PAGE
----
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Can you hear Kevin Lamoureux?

Tease the day: The MP wants party leaders to approve political ads


 

Sean Kilpatrick/CP

Even at the best of times, members of parliament struggle to find attention for the bills they table in the House of Commons. Every so often, a bill will wade through the various legislative stages—first reading, which is the easy part; second reading, which requires a vote in the House; examination by a committee, and report stage; and then third reading, which requires another vote. The bill’s then carted off to the Senate, where it winds its way through the same series of stages before, if it’s lucky, receiving Royal Assent. That’s the long and winding road down which MPs must guide their pet projects; not an easy task.

Publicity helps. Currently, 322 private member’s bills are sitting in the queue, somewhere between first reading and Royal Assent. If you’ve heard of only a few of these pet projects, you can be forgiven—particularly during the last few weeks, when virtually no parliamentary debate that didn’t mention “Duffy” or “Wright” or “Senate expenses” found its way into the outside world.

The good news is that reporters picked up on a couple of bills that have emerged from the House in recent days: Liberal MP Kevin Lamoureux’s proposal that party leaders be forced to approve political ads; and Conservative MP John Williamson’s suggestion that parliamentarians who are convicted of offences that carry at least two-year sentences should have their pensions removed. Both are ideas worth a debate, and both are worth some ink in the papers. Even if there are almost as many PMBs as there are days in a year, and very few will become law or even be debated, at least a few of them spark conversations.


What’s above the fold this morning?

The Globe and Mail leads with the CRTC’s new wireless code that allows consumers to leave contracts after two years. The National Post fronts a critical look at the demise of three-year wireless contracts. The Toronto Star goes above the fold with why the wireless code is a victory for consumers. The Ottawa Citizen leads with the Canadian Forces’ investigation of a CTV journalist who reported sensitive information. iPolitics fronts new Bank of Canada Governor Stephen Poloz’s views on Dutch disease in the energy sectorCBC.ca leads with the potential “sticker shock” caused by shorter wireless contracts. CTV News leads with Queen Elizabeth II’s 60th anniversary as British monarch. National Newswatch showcases Chantal Hebert’s column in the Toronto Star that suggests political reporters are focusing more on government than opposition—as it should be, she says.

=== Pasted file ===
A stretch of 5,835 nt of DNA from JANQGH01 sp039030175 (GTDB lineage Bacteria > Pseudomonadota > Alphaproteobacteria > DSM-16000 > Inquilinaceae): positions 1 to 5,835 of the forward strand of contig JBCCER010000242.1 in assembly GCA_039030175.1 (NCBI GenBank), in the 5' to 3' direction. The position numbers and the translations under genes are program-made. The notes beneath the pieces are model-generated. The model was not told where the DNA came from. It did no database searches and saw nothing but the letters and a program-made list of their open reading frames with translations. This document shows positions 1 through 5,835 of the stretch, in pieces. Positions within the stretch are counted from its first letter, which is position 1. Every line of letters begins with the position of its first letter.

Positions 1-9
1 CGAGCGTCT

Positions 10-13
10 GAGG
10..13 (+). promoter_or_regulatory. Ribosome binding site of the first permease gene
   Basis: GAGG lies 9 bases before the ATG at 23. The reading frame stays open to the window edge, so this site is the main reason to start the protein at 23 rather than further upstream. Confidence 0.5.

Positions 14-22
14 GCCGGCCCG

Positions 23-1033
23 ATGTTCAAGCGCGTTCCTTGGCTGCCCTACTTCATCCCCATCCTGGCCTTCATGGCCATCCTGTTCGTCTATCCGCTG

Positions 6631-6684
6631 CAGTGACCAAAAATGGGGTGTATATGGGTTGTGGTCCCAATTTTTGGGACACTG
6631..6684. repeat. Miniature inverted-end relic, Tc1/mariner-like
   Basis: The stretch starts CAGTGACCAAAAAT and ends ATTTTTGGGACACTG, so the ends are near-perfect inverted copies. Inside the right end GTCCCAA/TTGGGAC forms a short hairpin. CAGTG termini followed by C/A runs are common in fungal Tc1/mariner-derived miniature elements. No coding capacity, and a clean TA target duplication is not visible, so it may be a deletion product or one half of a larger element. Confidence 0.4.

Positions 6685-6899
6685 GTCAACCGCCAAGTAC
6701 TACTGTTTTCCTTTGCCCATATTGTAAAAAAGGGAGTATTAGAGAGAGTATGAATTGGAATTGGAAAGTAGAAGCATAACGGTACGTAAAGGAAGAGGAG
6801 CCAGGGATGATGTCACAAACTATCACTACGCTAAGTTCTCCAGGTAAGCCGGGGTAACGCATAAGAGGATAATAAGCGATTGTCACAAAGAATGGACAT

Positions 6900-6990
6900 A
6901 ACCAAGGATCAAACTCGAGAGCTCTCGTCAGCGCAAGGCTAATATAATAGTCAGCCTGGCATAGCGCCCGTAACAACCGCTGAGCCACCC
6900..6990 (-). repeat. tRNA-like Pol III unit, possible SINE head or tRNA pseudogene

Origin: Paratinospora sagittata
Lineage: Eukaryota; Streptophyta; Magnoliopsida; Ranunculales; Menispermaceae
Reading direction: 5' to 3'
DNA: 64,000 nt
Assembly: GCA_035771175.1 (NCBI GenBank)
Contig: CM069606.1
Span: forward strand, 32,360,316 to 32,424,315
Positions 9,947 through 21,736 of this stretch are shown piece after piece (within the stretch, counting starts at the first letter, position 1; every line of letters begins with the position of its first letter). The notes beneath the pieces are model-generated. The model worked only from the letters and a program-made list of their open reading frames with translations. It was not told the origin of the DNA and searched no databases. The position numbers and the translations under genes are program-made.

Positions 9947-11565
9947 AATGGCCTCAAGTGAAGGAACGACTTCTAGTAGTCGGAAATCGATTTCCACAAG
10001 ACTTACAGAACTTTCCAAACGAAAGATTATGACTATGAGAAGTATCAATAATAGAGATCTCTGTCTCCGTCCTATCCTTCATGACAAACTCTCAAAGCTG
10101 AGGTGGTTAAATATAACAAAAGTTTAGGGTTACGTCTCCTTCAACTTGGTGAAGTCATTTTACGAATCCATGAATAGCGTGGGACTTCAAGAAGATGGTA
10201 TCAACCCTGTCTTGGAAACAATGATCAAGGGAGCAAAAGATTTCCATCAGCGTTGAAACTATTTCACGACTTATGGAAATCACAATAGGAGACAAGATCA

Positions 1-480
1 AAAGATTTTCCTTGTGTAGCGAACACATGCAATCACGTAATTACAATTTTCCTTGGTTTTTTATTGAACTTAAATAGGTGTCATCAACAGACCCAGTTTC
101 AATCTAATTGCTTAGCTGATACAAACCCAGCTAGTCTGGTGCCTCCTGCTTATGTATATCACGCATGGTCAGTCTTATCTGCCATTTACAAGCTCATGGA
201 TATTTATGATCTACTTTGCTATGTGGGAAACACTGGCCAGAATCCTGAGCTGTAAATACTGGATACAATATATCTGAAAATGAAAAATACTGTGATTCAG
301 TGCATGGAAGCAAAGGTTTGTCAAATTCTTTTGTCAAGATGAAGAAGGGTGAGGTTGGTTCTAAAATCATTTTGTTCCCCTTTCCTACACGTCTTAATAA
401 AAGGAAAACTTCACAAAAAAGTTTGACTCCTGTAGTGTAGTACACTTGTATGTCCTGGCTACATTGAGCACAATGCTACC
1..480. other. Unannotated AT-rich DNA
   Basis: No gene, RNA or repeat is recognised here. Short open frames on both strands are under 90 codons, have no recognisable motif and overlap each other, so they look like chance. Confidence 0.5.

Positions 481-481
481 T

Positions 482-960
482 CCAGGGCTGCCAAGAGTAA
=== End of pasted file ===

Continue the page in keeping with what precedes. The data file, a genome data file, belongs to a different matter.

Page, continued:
Stories that will be (mostly) missed

1. Corruption. The Quebec Municipal Commission has taken over operations of the City of Laval, which the province placed under trusteeship in light of sweeping corruption allegations. 2. Pensions. Conservative MP John Williamson introduced a private member’s bill that would take away pensions from parliamentarians convicted of offences that carry at least two-year sentences.
3. Advertising. Liberal MP Kevin Lamoureux introduced a private member’s bill that would force political party leaders to vocally approve the messages in their partisan advertising. 4. Terror trial. Chiheb Esseghaier, one of the accused in the alleged plot to derail a Via train, told court that he’s having trouble finding a lawyer willing to use the Qur’an in his defence.


 
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Can you hear Kevin Lamoureux?

  1. Lamoureux’s bill may seem like a good idea on it’s face, but if we learn anything from the US experience, it’s that these type of “tag-line” approval messages did absolutely nothing to curtail negative advertising, and may in fact have increased it.

    As for Williamson’s bill, I’m pretty sure this is a solution in search of a problem, at least in the HoC. In the Senate it might make some of the pigs at the trough think twice about what their doing, but how often have Senator’s ever been sentenced to 2 years, even when they have been found criminally guilty?

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